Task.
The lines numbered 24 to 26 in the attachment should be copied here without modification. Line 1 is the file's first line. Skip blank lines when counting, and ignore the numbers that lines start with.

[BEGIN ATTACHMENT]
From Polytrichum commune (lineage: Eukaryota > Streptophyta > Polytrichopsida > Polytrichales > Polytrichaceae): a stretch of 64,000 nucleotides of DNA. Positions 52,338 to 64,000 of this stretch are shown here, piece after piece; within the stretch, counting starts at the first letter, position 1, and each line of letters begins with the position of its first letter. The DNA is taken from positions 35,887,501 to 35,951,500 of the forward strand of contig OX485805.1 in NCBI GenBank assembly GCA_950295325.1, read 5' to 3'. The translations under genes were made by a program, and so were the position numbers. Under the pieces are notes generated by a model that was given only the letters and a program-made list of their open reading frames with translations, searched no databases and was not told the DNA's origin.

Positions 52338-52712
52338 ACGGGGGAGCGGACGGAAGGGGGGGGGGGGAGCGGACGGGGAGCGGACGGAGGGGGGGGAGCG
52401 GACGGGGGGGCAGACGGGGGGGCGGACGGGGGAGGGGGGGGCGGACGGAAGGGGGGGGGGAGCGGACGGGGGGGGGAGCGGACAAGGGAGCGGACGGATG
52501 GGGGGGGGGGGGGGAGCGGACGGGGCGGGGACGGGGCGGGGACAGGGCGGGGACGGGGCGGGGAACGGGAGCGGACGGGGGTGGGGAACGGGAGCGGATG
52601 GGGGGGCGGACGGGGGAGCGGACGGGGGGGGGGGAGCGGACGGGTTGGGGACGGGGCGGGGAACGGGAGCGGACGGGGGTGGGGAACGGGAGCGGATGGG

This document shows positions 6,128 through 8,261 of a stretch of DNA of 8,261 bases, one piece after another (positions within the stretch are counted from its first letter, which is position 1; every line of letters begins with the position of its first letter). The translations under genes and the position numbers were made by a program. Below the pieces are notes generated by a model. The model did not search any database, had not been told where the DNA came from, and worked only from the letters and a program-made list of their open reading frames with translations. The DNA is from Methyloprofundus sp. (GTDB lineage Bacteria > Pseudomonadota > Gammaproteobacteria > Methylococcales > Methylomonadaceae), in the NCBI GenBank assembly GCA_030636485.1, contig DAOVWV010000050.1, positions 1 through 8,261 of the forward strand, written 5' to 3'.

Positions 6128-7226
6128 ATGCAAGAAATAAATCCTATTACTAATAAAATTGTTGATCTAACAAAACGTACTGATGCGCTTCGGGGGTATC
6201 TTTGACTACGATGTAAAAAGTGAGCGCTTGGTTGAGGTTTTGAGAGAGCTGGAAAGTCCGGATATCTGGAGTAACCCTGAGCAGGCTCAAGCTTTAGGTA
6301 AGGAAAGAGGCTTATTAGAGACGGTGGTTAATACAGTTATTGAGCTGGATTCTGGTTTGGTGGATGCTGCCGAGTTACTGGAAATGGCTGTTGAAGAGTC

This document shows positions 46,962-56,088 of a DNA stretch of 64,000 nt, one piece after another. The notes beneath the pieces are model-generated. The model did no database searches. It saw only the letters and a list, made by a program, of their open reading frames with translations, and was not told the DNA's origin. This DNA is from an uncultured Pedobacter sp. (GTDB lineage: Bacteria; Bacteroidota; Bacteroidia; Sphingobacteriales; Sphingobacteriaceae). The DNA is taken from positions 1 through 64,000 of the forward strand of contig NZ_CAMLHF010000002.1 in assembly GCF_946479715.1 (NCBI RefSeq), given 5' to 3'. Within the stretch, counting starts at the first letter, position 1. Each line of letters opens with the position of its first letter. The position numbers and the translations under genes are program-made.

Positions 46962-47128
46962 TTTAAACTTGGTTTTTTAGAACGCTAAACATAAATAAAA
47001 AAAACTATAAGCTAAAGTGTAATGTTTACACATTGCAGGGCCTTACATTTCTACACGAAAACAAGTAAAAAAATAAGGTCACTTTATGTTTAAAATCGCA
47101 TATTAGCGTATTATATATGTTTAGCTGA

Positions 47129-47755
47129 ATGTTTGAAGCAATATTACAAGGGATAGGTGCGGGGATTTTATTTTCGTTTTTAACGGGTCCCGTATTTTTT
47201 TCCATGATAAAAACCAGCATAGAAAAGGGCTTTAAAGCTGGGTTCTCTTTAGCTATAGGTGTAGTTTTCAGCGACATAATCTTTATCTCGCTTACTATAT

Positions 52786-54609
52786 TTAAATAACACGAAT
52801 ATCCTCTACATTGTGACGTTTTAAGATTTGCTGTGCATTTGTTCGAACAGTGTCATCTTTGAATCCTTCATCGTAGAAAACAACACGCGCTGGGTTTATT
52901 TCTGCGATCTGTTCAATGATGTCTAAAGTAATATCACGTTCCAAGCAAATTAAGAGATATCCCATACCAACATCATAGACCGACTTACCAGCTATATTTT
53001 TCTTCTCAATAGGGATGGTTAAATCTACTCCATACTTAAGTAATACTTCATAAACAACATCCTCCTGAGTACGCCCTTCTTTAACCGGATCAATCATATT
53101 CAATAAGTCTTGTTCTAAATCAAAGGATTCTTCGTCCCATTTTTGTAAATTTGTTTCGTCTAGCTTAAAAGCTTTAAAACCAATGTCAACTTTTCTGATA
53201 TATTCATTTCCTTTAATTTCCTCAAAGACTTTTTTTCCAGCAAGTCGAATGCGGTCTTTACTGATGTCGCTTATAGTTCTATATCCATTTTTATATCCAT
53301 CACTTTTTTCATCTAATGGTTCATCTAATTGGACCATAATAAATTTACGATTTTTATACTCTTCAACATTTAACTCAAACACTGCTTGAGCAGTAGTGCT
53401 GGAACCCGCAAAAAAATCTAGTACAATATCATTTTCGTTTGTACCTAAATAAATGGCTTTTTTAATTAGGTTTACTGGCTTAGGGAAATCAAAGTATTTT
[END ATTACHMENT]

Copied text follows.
53001 TCTTCTCAATAGGGATGGTTAAATCTACTCCATACTTAAGTAATACTTCATAAACAACATCCTCCTGAGTACGCCCTTCTTTAACCGGATCAATCATATT
53101 CAATAAGTCTTGTTCTAAATCAAAGGATTCTTCGTCCCATTTTTGTAAATTTGTTTCGTCTAGCTTAAAAGCTTTAAAACCAATGTCAACTTTTCTGATA
53201 TATTCATTTCCTTTAATTTCCTCAAAGACTTTTTTTCCAGCAAGTCGAATGCGGTCTTTACTGATGTCGCTTATAGTTCTATATCCATTTTTATATCCAT